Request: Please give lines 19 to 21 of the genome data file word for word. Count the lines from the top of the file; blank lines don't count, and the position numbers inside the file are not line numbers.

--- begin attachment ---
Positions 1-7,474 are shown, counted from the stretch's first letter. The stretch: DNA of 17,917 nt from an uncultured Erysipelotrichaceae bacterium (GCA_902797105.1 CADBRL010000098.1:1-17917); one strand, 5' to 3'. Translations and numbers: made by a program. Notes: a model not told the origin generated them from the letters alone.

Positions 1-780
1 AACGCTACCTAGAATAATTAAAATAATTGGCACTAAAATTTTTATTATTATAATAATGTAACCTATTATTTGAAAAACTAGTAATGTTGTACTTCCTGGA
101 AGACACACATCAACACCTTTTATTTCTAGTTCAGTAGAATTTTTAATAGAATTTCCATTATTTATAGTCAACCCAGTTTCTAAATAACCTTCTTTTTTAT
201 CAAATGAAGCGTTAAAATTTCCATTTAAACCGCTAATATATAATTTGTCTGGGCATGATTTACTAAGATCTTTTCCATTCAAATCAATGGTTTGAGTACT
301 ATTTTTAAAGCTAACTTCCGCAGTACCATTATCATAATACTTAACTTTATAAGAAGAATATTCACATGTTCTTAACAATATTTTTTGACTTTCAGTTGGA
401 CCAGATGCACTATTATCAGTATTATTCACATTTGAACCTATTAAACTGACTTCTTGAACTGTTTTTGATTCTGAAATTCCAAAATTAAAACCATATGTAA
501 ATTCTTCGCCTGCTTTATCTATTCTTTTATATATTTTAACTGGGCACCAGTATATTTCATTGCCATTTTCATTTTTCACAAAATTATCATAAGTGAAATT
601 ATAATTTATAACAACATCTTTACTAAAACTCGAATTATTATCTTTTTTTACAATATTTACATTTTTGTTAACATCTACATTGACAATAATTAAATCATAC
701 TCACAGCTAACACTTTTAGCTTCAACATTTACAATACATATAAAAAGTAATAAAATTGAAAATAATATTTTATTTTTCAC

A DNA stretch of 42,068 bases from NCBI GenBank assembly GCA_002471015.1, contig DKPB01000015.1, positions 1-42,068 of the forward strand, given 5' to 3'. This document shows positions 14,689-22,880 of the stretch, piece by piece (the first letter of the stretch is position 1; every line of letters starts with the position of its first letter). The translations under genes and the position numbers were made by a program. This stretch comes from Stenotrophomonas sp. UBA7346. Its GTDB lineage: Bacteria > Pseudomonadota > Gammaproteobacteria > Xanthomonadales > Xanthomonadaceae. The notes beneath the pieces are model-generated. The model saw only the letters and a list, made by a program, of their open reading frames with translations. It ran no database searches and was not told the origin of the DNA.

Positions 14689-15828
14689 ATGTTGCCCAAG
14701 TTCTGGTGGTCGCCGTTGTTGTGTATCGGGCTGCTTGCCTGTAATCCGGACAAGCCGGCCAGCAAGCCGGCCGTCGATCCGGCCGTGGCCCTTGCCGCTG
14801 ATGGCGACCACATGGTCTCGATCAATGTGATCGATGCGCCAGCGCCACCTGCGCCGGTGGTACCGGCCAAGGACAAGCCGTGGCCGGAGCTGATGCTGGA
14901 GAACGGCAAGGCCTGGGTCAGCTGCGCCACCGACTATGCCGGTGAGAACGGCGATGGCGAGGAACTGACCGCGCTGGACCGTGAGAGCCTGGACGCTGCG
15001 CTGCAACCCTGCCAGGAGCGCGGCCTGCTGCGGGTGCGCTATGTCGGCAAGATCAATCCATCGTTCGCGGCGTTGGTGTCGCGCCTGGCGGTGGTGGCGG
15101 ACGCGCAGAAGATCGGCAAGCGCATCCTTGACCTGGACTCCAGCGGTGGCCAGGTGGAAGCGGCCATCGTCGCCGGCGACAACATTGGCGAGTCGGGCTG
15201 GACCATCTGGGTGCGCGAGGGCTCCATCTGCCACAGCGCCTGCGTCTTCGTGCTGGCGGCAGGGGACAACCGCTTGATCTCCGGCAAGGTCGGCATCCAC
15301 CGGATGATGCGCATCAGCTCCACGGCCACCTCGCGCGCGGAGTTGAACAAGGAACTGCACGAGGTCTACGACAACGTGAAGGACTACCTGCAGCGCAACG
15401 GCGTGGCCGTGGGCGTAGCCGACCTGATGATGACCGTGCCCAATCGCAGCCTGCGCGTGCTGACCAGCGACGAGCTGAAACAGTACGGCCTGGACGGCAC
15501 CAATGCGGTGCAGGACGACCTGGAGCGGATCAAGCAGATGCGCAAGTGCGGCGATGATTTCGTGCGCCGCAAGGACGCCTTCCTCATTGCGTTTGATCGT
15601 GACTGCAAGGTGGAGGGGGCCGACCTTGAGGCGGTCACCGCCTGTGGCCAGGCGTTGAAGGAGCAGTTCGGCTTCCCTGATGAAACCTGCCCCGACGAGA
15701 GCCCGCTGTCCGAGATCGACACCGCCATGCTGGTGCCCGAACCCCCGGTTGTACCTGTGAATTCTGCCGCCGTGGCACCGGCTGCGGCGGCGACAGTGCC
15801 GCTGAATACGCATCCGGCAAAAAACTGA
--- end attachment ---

15201 GACCATCTGGGTGCGCGAGGGCTCCATCTGCCACAGCGCCTGCGTCTTCGTGCTGGCGGCAGGGGACAACCGCTTGATCTCCGGCAAGGTCGGCATCCAC
15301 CGGATGATGCGCATCAGCTCCACGGCCACCTCGCGCGCGGAGTTGAACAAGGAACTGCACGAGGTCTACGACAACGTGAAGGACTACCTGCAGCGCAACG
15401 GCGTGGCCGTGGGCGTAGCCGACCTGATGATGACCGTGCCCAATCGCAGCCTGCGCGTGCTGACCAGCGACGAGCTGAAACAGTACGGCCTGGACGGCAC